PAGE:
For Cython syntax there is no interpreter, is there? That makes it loose an important point. So it has to have another reason for using it, and that would be speed and probably convenience. Now suppose Nuitka takes over with these benefits, what would it be left with? Right. Nothing. At all. Well, of course legacy users.

The orinal sin fall of PyRex - that is now Cython - is nothing that Nuitka should repeat.

No Lock-in

The Cython language is so underspecified, I doubt anybody could make a compatible implementation. Should you choose to use it, you will become locked in. That means, if Cython breaks or won't work to begin with, you are stuck.

That situation I totally despise. It seems an unnecessary risk to take. Not only, if your program does not work, you can't just try another compiler. You also will never really know, if it's either your fault or Cython's fault until you do know, whose fault it is. Find yourself playing with removing, adding, or re-phrasing cdef statements, until things work.

Common. I would rather use PyPy or anything else, that can be checked with CPython. Should I ever encounter a bug with it, I can try CPython, and narrow down with it. Or I can try Jython, IronPython, or low and behold, Nuitka.

I think, this totally makes it obvious, that static compilation of a non-Python language has no point to people with Python code.

What I will allways admit, is that Cython is (currently) the best way to create fast bindings, because Nuitka is not ready yet. But from my point of view, Cython has no point long term if a viable replacement that is Pythonic exists.

Python alone is a point

So, if you leave out static compilation vs. interpretation and JIT compilation, what would be the difference between PyPy and Nuitka? Well, obviously PyPy people are a lot cooler and cleverer. Their design is really inspiring and impressive. My design and whole approach to Nuitka is totally boring in comparison.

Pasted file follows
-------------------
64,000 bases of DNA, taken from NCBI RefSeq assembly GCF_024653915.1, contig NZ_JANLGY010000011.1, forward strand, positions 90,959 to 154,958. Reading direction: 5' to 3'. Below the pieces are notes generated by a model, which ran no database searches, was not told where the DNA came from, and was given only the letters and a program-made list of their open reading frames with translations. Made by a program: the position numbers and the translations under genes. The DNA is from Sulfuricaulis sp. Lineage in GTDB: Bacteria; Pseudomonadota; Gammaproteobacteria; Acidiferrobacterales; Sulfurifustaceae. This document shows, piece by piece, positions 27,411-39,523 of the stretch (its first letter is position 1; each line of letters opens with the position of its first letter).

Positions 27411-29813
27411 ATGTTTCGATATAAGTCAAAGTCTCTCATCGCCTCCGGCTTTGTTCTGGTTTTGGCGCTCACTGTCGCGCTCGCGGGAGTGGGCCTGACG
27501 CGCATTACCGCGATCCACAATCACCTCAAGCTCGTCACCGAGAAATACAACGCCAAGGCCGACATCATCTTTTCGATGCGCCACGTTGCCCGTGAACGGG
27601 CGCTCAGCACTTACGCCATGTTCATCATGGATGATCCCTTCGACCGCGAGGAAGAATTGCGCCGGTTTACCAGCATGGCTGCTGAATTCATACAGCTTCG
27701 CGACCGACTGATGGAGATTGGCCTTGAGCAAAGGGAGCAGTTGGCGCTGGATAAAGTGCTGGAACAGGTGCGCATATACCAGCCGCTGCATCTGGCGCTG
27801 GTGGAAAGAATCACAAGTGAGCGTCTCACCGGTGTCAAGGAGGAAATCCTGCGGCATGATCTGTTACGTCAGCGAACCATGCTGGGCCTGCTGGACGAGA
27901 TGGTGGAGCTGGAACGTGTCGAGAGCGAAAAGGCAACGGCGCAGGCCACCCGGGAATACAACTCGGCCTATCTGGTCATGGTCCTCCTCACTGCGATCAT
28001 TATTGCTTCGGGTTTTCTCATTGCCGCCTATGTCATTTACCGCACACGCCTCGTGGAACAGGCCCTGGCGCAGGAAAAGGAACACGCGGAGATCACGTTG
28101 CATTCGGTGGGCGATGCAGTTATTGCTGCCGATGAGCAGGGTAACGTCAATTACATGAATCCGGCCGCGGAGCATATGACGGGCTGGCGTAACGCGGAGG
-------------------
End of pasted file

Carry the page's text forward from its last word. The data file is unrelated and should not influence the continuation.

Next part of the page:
But from a practical standpoint, is there any difference? What is the difference between Jython and PyPy? The target VM it is. PyPy's or Java's. And performance it is, of course.

So, with Python implementations all being similar, and just differing in targets, and performances, do they all have no point? I believe taken to the logical conclusion, that is what Stefan suggests. I of course think that PyPy, Nuitka, and Jython have have as much of a point, as CPython does.

Type Annotations done right

And just for fun. This is making up a use cases of type annotations:

plong = long if python_version < 3 else int

@hints.signature( plong, plong )
def some_function( a ):
    return a ** 2

Notice how plong depends on an expression, that may become known during compile time or not. Should that turn out to be not possible, Nuitka can always generate code for both branches and branch when called.

Or more complex and useful like this:

def guess_signature( func ):
   types = [ None ]

   emit = types.append
   for arg in inspect.getargnames( func ):
      if arg == "l":
         emit( list )
      elif arg == "f":
         emit( float )
      elif arg == "i":
         emit( int )
      else:
         hints.warning( "Unknown type %s" % arg )
         emit( None )

   return hints.signature( *types )

def many_hints( func ):
   # Won't raise exception.
   hints.doesnot_raise( func )

   # Signature to be inferred by conventions
   guess_signature( func )( func )

   # No side effects
   hints.pure( func )

@many_hints
def some_func1( f ):
   return f + 2.0